For many equations, the concept of the domain of permissible values for the roots is important, then – the LDL. At this stage (in rational equations, ie, those that do not contain arithmetic roots, trigonometric functions, logarithms, etc.), the basic condition to which the roots of the equation must answer is that when they are substituted into the original form of the equation, the denominators of fractions did not go to zero, because it is impossible to divide by zero. Thus, the TLD includes all possible values except those that zero the denominators of the fractions.

When solving equations (and later on inequalities) it is impossible to reduce the factors with a variable in the left and right side of the equation (inequality), in this case you will lose the roots. It is necessary to transfer all the expressions to the left of the equal sign and put the “shrinking” factor out of the brackets; in the future, we must take into account the roots that it gives.

In order for the product of two or more parentheses to be zero, it is sufficient that each of them separately is zero, and the rest exist. Therefore, in such cases it is necessary in turn to equate all the brackets to zero. In the final answer, you need to write down the roots of all these “branches” of the solution (unless of course these roots are included in the LDL).

Sometimes some of the fractions in a rational equation can be reduced. It is necessary to try to do this and not to miss any such opportunity. But while reducing the fraction, you may lose the TLD, therefore, the fraction needs to be reduced only after writing the TCE, or at the end of the solution, substitute the obtained roots into the original equation to check for the existence of denominators.

**So, to solve a rational equation it is necessary:**

- Expand all denominators of all fractions into factors.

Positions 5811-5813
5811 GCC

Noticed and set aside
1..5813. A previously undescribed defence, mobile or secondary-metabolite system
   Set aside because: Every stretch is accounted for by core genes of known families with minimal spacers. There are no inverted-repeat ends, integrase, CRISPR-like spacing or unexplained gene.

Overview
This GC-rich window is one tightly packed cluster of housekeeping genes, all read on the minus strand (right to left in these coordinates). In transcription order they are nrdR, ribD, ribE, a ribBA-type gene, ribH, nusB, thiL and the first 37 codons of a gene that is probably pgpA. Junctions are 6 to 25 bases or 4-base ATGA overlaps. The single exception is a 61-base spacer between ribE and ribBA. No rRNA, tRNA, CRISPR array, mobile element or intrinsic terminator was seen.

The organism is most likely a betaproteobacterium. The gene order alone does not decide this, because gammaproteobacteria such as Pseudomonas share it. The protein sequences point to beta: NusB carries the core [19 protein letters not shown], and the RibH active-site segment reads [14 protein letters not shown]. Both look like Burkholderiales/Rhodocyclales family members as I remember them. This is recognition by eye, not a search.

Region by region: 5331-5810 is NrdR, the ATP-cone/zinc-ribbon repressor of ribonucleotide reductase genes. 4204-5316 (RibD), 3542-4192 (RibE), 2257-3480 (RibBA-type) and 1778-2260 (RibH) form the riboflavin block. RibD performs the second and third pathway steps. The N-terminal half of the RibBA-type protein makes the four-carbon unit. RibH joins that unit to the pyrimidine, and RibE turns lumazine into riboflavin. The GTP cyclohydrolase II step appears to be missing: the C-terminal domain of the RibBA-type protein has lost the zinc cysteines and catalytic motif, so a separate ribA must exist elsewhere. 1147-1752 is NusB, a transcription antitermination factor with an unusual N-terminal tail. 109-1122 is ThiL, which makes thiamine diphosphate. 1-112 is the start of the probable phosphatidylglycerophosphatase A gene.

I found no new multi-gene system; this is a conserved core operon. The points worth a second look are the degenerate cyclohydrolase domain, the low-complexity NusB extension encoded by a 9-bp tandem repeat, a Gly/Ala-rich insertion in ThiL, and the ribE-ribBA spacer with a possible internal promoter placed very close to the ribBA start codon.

- Move all terms to the left to get a zero on the right.
- Record TLD.
- Reduce the fraction if possible.
- Lead to a common denominator.
- Simplify the expression in the numerator.
- Equate the numerator to zero and solve the resulting equation.
- Do not forget to check the roots for compliance with the TLD.

One of the most common methods for solving equations is **the variable replacement method** . Often, the replacement of variables is chosen individually for each specific example. It is important to keep in mind the two main criteria for introducing substitutions into equations. So, after introducing a replacement into some equation, this equation should:

- first, become simpler;
- secondly, no longer contain the original variable.

In addition, it is important not to forget to perform a reverse replacement, i.e. after finding the values for the new variable (for replacement), write instead of replacement for what it is equal through the original variable, equate this expression with the values found for replacement and again solve the equations.

Separately, we dwell on the algorithm for solving very common **homogeneous equations** . Homogeneous equations are:

Here A, B and C are numbers that are not equal to zero, and *f* ( *x* ) and *g* ( *x* ) are some functions with variable *x* . Homogeneous equations are solved as follows: divide the entire equation by *g *^{2} ( *x* ) and get:

Replace variables:

And solve the quadratic equation: